I began reading the Riasanovsky textbook this week about the conditions in Russia leading up to the Revolution of 1905. Some things immediately jumped out at me in the section describing Nicholas II ad his nature as a ruler. On page 390, he is described as having admirable personal qualities such as modesty and self-discipline. However, the author then states that his qualities failed him in situations requiring strength and adaptability. This reminded me of a discussion in my Islamic Empires class from last week. In it, we discussed an article by Jane Burbank & Frederick Cooper in their book “Empires in World History.” They describe the ideal empire to be one that retains the diversity of its people in order to profit from the skills of distinct communities, that has to be flexible in all situations, and that avoids ascribing to a centralized ideology because it leads to rival claims of authority and revolts.
I immediately drew a parallel between the Nicholas II section and this article. Compared to the ideas of Burbank & Cooper, it seems Nicholas II failed at maintaing his empire and that the revolt of 1905 was inevitable. I think the key problem of his reign as Tsar was his inability to adapt. Raisanovsky states that his “traditionalist political blinders” made him unable to conform to new situations, by which I mean the removal of serfdom, the rise of the middle class, and Russia’s military and economic decline (p390). He believed in the unrestricted power of the tsar based on an orthodox ideology to which he expected all citizens to conform. Nicholas seems to have ignored it when this ideology no longer served the changing socio-political structure of Russia that called for reform through a national assembly. His belief in social hierarchy no longer served the rising middle class that was torn between legal status as peasants and physically possessing more wealth than the fallen elite. Diversity could no longer be maintained within the empire because there was a gradually closing gap between the upper and lower classes.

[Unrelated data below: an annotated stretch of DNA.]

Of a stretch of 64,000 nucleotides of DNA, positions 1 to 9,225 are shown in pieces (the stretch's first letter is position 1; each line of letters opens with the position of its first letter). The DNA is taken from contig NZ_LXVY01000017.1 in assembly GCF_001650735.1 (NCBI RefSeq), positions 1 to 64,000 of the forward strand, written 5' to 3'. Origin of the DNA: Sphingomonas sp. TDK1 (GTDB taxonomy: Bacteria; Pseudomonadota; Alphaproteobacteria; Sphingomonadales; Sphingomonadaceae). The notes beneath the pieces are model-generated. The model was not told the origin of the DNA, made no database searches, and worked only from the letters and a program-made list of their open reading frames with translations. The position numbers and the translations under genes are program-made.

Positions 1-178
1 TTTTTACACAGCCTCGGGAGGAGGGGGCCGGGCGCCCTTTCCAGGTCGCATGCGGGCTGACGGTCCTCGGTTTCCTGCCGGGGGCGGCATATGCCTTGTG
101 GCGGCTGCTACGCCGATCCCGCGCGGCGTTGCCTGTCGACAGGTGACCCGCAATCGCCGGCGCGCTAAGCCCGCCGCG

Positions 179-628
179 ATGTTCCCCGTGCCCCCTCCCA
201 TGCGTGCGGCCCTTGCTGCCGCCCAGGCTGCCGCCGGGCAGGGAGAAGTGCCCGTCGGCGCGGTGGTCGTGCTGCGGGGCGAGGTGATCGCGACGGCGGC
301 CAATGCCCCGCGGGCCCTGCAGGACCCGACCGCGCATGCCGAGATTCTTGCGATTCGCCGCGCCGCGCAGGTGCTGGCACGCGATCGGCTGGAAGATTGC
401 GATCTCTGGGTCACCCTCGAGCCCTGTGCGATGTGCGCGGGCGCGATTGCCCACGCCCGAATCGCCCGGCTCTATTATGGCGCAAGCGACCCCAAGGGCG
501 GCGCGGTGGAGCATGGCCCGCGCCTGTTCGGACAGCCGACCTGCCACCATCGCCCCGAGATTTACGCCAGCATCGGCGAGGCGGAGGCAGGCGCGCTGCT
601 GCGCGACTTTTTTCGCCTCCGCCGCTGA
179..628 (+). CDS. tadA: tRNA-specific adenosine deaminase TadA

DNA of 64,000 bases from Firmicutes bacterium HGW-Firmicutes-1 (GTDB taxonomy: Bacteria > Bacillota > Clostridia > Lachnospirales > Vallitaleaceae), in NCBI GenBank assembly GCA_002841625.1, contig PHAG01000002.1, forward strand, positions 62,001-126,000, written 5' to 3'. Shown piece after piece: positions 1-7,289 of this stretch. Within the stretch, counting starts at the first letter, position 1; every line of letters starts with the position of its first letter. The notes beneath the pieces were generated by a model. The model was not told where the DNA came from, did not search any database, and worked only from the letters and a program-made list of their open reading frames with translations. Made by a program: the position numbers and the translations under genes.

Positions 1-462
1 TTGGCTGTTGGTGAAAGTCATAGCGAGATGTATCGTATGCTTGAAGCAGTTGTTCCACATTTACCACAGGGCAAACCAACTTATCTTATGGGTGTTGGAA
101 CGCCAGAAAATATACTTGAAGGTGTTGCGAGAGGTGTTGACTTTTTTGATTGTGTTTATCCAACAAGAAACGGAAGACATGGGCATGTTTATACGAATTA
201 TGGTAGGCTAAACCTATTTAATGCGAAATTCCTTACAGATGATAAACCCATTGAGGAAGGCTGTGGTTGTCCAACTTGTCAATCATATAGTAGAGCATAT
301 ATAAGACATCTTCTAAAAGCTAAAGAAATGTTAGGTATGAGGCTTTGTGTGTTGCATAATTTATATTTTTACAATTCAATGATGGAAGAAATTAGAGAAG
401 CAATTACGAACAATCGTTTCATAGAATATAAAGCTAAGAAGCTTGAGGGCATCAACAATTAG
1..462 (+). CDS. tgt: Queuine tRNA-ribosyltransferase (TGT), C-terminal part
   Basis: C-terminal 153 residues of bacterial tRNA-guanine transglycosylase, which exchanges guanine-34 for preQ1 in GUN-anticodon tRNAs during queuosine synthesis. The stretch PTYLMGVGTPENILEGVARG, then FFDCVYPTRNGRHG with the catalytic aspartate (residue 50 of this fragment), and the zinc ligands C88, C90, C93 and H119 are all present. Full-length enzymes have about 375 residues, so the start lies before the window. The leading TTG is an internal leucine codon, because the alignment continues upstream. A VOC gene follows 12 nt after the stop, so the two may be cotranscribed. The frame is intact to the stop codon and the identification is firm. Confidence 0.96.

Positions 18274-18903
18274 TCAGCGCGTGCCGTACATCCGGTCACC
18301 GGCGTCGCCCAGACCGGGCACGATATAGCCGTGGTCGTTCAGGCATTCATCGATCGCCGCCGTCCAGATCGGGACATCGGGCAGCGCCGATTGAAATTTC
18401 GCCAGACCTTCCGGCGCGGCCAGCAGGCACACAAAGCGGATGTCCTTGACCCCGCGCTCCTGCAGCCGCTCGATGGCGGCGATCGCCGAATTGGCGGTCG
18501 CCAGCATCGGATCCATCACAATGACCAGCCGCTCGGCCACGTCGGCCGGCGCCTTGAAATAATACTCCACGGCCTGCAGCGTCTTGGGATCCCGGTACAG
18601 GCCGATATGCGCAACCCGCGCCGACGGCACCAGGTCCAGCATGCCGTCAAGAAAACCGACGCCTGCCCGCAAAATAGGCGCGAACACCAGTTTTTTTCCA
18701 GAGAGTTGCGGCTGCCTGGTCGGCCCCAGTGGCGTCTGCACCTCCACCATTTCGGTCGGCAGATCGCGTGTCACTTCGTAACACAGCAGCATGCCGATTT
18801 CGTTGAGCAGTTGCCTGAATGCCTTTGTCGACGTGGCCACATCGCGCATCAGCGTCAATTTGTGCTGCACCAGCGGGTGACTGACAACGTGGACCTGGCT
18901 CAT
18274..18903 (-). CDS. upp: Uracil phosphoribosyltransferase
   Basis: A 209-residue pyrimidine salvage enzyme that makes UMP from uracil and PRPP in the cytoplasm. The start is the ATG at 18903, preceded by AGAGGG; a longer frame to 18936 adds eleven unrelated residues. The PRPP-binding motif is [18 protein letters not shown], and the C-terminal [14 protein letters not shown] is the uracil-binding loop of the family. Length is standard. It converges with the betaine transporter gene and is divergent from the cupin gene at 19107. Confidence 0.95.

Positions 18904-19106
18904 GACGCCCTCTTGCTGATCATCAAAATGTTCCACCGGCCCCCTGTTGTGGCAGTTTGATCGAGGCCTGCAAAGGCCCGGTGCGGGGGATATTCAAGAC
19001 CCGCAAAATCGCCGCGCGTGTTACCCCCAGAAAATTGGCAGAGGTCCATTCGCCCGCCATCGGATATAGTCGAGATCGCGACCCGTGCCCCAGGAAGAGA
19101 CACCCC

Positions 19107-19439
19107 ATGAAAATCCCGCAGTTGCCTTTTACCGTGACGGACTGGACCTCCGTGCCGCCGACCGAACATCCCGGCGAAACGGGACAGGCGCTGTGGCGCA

It is interesting to see a practical example of an empire in which retaining diversity had actually served it well. I did not believe in the validity of the claim that making clear distinctions between peoples actually ensured peace, but before 1861 Russia, as witnessed through the eyes of Firs in the Cherry Orchard, diversity is what kept operations running because the peasants did not question their place in the hierarchy. With a Tsar stuck in the ideology of this previous time and unwilling to adapt to the current state of the empire, an “ineffective relic of the past,”, the building of a revolution was inevitable (p392).